Despite the above, it has now surprisingly been found that when polymerisation processes are operating in reactors with relatively large cross-sectional area in the fluidisation zone, it is significantly advantageous to use a disengagement zone with a cross-sectional area which is itself relatively large compared to the cross-sectional area of the fluidisation zone.
Thus, in a first aspect, the present invention provides an apparatus for gas phase fluidised bed polymerisation of olefins, which apparatus comprises:
- A) a first section which is an upright cylindrical section having a diameter, D1, and cross-sectional area, A1, and
- B) a second section, provided vertically above the first section and centred about a common vertical axis to the upright cylindrical first section, the base of the second section having a cylindrical cross-section of diameter D1 and being joined to the top of the first section, and the horizontal cross-sectional area of the second section above its base being greater than the cross-sectional area of the first section,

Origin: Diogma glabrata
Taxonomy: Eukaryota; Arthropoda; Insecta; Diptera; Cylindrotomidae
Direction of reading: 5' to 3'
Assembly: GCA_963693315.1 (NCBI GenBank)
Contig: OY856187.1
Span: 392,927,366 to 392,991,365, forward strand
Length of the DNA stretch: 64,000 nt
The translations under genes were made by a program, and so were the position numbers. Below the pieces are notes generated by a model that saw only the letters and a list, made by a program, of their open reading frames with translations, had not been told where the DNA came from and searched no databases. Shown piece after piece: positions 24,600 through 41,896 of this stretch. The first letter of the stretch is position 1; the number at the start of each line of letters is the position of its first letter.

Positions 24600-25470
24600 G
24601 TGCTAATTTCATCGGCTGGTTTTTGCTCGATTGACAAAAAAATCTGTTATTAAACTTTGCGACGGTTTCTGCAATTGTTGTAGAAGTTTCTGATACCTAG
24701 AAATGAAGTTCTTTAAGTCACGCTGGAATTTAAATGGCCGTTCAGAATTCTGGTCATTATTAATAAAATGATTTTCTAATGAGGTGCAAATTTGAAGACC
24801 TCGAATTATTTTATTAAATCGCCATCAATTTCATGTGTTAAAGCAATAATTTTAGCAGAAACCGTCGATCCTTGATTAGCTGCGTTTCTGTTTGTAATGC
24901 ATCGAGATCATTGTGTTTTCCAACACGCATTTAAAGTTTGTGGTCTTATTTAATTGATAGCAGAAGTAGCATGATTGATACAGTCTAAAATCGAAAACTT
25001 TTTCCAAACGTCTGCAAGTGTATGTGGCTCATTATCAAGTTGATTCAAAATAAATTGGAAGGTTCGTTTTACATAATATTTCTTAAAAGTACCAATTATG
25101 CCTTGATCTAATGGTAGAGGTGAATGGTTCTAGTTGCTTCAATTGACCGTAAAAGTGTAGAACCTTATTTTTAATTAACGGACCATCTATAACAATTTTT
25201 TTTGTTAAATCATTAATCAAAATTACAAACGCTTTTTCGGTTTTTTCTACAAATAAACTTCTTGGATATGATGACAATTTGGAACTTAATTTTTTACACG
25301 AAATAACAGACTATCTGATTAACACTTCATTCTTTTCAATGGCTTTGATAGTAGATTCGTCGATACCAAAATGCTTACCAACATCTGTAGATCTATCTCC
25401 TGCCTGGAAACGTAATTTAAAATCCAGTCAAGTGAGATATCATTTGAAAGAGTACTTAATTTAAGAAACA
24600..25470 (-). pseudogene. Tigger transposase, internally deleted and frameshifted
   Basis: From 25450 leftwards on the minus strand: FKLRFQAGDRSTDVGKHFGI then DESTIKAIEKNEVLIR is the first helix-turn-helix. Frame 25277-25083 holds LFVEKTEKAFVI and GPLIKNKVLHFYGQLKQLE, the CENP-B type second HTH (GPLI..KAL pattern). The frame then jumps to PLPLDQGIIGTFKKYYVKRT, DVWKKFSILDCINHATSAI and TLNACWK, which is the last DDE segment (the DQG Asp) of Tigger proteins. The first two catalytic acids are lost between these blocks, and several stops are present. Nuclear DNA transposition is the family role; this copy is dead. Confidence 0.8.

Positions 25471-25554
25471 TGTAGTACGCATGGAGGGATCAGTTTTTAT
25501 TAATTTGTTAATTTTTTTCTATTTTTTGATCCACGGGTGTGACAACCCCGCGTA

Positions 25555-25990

characterised in that:
- i) D1 is greater than 4.5 metres, and
- ii) the second section has a maximum horizontal cross-sectional area, A2, which is between 3.2 and 6 times the cross-sectional area, A1, of the first section.
For avoidance of doubt, the horizontal cross-sectional area of the first section is π(D1/2)2.
As D1 is at least 4.5 metres, the area, A1, of the first section is at least 15.9 m2, and A2 must be at least 50.9 m2.
Preferably D1 is at least 5 metres, A1 then being at least 19.6 m2, and A2 being at least 62.8 m2.
The second section has a horizontal cross-sectional area above its base being greater than the cross-sectional area of the first section and a maximum horizontal cross-sectional area, A2, which is between 3.2 and 6 times the cross-sectional area, A1, of the first section. Thus, the second section forms a section of expanded cross-sectional area compared to the first section.